22. TWEO macrumors member

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    Apr 22, 2006
    #22
    I just buy a new laptop around the time a new OSX version comes out :D Of course, I sell the "old" one for a reasonable price.
     
  23. nsbio macrumors 6502a

    nsbio

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    Aug 8, 2006
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    #23
    I use Tiger on a work machine and Panther on my personal PB. There is NOTHING in Tiger for me that is worth the time/money spent on upgrading my PB. Panther does everything I need it to.

    Of course, if I ever contract the "upgrade fever" bug, then I will start upgrading just for the sake of upgrading. But so far I am sticking with what works for me.
     
  24. displaced macrumors 65816

    displaced

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    Jun 23, 2003
    Location:
    Gravesend, United Kingdom
    #24
    Sorry to add to the general kicking your comments in this thread are getting, but my sysadmin spidey-sense was tingling...

    Slapping a new version of an OS onto a machine isn't (usually...) hard work, especially on the Mac.

    But installing a new OS, ensuring that users are at least as familiar and as productive with the new OS as the were the old, and also having a plan in place for taking advantage of the new features of the upgrade is both hard and difficult work.

    A bad sysadmin will install something new and shiny in the space of an hour or so, look smug and walk off saying "look, you've got version 10.9 now! You should be happy!".

    A good sysadmin will have spent a month or two running a test system with the new OS. They should not assume they know everything about how a user works. They should be taking the time to understand what it is their users do and what effect system changes will have. They should be talking with their users to see what they'd like improving and also suggesting new ideas that might help. They should be performing compatibility testing, finding (indeed, coding) work-arounds if necessary.

    Sometimes during this process the conclusion that the change is not required may be reached. This is where the sysadmin needs to be brave. Personally, I won't ever make a change unless I feel I've got an answer for everything the user might ask. So, for me, the best upgrades are ones the users never notice, but quietly make things better from a performance of admin-ease point of view. If I'm changing something the user's going to notice, I make sure they've been involved in the evaluation of the change and that they're going to be fully at home in the new system.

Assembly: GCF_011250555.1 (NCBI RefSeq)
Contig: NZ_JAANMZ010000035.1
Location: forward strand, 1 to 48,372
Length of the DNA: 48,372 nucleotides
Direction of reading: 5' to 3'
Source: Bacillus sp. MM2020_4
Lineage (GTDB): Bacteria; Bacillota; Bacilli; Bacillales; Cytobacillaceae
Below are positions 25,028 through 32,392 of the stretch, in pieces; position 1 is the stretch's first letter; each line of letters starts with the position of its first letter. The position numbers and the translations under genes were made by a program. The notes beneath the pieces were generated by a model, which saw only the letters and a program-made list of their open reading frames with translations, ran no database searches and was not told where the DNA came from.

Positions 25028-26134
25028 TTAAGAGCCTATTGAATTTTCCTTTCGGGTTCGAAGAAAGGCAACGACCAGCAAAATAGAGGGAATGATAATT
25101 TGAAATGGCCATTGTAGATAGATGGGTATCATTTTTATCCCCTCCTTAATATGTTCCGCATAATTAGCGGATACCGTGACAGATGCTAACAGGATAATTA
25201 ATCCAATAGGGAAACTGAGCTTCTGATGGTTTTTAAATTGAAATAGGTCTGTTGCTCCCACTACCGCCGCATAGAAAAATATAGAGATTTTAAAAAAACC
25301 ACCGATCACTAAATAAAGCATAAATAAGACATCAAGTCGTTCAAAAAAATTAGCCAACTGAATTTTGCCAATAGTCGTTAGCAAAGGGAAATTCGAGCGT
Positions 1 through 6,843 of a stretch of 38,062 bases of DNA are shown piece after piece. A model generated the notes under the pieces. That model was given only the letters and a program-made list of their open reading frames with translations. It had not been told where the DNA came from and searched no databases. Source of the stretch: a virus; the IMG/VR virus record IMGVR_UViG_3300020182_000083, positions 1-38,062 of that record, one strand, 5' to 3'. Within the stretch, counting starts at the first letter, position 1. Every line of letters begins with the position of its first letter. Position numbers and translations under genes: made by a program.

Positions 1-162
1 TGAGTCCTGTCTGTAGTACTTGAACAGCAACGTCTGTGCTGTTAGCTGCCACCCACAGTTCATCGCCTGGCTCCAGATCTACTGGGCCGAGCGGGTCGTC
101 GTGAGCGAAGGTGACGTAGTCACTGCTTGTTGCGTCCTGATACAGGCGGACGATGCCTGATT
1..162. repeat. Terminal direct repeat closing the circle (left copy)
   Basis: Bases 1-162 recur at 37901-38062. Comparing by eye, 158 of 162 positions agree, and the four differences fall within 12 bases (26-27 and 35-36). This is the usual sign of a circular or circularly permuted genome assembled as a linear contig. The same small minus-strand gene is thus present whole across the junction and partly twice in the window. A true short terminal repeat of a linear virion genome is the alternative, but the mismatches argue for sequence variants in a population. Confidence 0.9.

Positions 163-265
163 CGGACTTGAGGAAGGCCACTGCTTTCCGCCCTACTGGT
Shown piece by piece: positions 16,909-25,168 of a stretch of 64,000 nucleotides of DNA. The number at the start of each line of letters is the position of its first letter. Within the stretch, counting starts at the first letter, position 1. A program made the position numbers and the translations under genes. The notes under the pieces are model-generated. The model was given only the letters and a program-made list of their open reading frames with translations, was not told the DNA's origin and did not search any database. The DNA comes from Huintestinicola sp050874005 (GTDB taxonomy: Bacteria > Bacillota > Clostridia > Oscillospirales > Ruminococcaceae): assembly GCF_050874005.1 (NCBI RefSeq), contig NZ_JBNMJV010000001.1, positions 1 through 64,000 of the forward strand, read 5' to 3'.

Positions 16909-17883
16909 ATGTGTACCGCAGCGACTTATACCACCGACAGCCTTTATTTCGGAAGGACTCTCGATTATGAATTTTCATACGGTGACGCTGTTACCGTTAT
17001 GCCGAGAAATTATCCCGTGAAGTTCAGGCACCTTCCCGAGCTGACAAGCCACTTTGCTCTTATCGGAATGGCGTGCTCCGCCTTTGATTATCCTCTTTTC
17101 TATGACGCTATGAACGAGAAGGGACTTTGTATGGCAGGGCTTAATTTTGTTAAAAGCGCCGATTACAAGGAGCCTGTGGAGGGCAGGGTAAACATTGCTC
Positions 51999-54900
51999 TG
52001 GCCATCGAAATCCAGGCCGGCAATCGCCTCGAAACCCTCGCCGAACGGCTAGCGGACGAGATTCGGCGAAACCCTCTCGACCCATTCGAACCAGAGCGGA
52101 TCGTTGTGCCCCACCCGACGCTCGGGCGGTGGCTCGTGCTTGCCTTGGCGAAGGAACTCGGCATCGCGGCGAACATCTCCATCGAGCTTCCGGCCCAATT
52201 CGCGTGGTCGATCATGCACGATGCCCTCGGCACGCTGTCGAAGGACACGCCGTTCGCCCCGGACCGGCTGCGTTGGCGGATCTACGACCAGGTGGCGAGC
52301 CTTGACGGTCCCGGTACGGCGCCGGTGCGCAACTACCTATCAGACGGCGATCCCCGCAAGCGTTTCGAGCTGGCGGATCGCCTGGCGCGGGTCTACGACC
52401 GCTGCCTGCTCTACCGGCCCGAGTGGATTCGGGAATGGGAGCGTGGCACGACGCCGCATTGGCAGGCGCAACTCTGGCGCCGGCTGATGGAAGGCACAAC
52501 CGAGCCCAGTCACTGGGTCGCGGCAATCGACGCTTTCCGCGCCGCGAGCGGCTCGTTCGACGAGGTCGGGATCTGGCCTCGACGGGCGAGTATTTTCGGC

So, if I were suddenly to find myself in the role of Blue Velvet's sysadmin, the first thing I'd have to do is learn how she does her job and what tools she uses. I'd need to spend a considerable amount of time finding out how those tools work (at the nuts 'n bolts level, not the creativeness bit!). And the last thing I'd do is welcome her to work next Monday congratulating myself on having install the latest version of OS X but need to explain away why I have no idea why her colours all suddenly look a bit 'off'.

    ... which, incidentally, is why so many professional Mac users tend to be their own administrators. If I knew enough about Blue Velvet's job to be her sysadmin, the chances are I'd be doing something more akin to her job than being a sysadmin :)
     
  25. DavidLeblond macrumors 68020

    DavidLeblond

    Joined:
    Jan 6, 2004
    Location:
    Raleigh, NC
    #25
    To tell you the truth, the only reason I have Tiger is because I have the desire to have the bleeding edge software (that will change when I become a dad in June I predict)

    Tiger has fantastic new features that Panther lacks. But are those features worth $130? Not hardly. Panther had Expose which is an important addition for me usability wise. I could take or leave spotlight and Dashboard... and lets be honest, thats all Tiger really gave us.

    Now Leopard's Spaces WOULD be very good for what I do so I would probably upgrade.

    Now as far as iLife '06.... I have NO idea why I upgraded to that... Apple is going to have to pull off something fantastic to get me to move to iLife '07...